L.HIS-360: Southern Africa Since 1800
An examination of the impact of white settler rule in the region of Southern Africa, which includes countries of Angola, Botswana, Lesotho, Malawi, Mozambique, South Africa, Swaziland, Zambia and Zimbabwe. Topics include settler colonialism; the imperial scramble for colonies; British and Portuguese colonial rule; the regional mine labor system; Apartheid, and African struggles for independence. Restriction: not open to first-year students. 3 credits.
L.HIS-365: Contemporary Urban Portugal
The main content of the course will investigate the various historical and geographical issues surrounding the fall and legacies of the Portuguese empire in Africa such as national identity and geopolitics, migration, and subsequent changes to the cultural landscape and human geography of the metropolitan Lisbon area. Students will have the opportunity to study these themes firsthand by visiting many of Lisbon’s historic and newly constructed neighborhoods, museums, monuments, and community centers that speak to these dynamic issues. 3 credits. January term.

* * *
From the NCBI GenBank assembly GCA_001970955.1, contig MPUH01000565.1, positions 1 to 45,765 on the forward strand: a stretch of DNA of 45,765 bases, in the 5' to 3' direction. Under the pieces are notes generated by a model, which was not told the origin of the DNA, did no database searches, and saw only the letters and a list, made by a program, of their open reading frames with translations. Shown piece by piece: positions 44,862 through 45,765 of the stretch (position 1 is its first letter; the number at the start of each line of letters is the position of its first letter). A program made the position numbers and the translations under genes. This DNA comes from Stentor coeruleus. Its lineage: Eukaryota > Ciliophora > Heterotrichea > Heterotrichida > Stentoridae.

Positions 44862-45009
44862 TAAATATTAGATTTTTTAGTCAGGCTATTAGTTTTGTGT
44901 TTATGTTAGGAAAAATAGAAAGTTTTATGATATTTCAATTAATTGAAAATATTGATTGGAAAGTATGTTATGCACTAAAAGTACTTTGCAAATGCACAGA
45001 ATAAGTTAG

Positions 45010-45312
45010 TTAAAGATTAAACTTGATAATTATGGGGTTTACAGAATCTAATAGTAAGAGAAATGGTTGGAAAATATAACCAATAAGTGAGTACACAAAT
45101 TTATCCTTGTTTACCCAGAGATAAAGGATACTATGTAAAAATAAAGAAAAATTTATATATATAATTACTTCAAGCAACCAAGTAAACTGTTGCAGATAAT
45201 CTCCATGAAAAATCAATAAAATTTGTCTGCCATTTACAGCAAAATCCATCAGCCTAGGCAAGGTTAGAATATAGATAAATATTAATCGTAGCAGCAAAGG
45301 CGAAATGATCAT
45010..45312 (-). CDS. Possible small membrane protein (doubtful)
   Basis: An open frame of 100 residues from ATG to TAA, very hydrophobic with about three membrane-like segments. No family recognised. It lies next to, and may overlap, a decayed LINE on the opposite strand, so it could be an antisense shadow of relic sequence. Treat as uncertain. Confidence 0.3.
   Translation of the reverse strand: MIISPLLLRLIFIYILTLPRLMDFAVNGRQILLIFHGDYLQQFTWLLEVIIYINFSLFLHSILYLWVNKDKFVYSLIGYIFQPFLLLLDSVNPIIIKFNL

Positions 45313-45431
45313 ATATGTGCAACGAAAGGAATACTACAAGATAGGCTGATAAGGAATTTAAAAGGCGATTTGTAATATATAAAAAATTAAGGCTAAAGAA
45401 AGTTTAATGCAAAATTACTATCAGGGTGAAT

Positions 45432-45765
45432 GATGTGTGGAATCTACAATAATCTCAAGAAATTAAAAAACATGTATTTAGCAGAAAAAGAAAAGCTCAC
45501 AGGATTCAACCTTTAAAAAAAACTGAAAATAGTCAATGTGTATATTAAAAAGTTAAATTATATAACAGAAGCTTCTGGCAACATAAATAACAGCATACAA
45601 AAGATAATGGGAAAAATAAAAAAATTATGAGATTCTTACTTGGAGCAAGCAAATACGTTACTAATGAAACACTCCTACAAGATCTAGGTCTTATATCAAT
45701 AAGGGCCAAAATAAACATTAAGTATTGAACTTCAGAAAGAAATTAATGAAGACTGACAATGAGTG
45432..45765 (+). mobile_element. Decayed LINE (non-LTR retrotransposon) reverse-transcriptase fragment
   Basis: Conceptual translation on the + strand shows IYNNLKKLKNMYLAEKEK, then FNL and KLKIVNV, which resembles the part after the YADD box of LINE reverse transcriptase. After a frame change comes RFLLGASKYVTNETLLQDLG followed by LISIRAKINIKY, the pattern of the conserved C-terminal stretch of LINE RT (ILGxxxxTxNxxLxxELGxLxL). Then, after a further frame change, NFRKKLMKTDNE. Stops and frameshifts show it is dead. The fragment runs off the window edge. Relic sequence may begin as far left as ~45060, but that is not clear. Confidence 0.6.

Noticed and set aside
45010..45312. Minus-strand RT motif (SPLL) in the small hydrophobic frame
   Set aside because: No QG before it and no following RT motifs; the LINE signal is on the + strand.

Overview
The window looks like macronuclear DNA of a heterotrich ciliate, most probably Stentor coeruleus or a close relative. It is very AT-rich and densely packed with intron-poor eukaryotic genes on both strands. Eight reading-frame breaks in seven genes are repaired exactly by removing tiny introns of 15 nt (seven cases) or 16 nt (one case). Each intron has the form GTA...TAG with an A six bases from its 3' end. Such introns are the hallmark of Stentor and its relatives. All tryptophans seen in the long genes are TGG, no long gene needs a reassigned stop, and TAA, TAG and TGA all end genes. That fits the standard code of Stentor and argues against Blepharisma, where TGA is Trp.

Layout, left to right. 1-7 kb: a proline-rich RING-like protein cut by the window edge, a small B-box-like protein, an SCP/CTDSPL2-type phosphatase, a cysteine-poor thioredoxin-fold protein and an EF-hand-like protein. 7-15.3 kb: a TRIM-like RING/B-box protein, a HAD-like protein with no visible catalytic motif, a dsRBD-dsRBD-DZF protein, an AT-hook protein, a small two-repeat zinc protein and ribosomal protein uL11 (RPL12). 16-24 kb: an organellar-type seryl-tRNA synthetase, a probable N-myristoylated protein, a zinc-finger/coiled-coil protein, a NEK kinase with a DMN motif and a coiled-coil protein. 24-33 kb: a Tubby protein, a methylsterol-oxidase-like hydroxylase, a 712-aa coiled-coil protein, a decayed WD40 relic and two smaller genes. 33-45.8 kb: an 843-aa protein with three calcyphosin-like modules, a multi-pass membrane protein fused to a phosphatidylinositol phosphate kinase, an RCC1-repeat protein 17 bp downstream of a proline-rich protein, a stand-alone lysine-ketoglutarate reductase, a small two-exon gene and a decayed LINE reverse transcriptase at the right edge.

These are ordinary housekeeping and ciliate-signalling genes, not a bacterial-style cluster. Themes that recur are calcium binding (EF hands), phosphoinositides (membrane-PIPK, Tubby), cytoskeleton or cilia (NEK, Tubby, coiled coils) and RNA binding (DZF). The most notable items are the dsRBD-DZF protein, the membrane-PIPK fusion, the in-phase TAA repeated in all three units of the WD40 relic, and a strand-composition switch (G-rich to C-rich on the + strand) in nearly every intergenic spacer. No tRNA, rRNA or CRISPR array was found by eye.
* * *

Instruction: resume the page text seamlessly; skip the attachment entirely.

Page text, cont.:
L.HIS-380: The Cold War
A study of the Cold War as a global confrontation between the United States and the Soviet Union and as a global conflict between Communism and capitalism. Topics include the origins of the Cold War, nuclear weapons and the Cold War, ideologies of the Cold War and propaganda, the Third World and the Cold War, and the end of the Cold War. Open to seniors and juniors, sophomores with approval. 3 credits.
L.HIS-385: Peace & Justice in Israel & Palestine
This course is a travel learning experience in which students will develop an understanding of the sources of conflict between Israelis and Palestinians, interact with people of various religious traditions and cultural heritages who are directly affected by the adversity in the region, and reflect on various efforts to resolve tensions there. The course will travel to locations in Israel and Palestine. 3 credits. January term.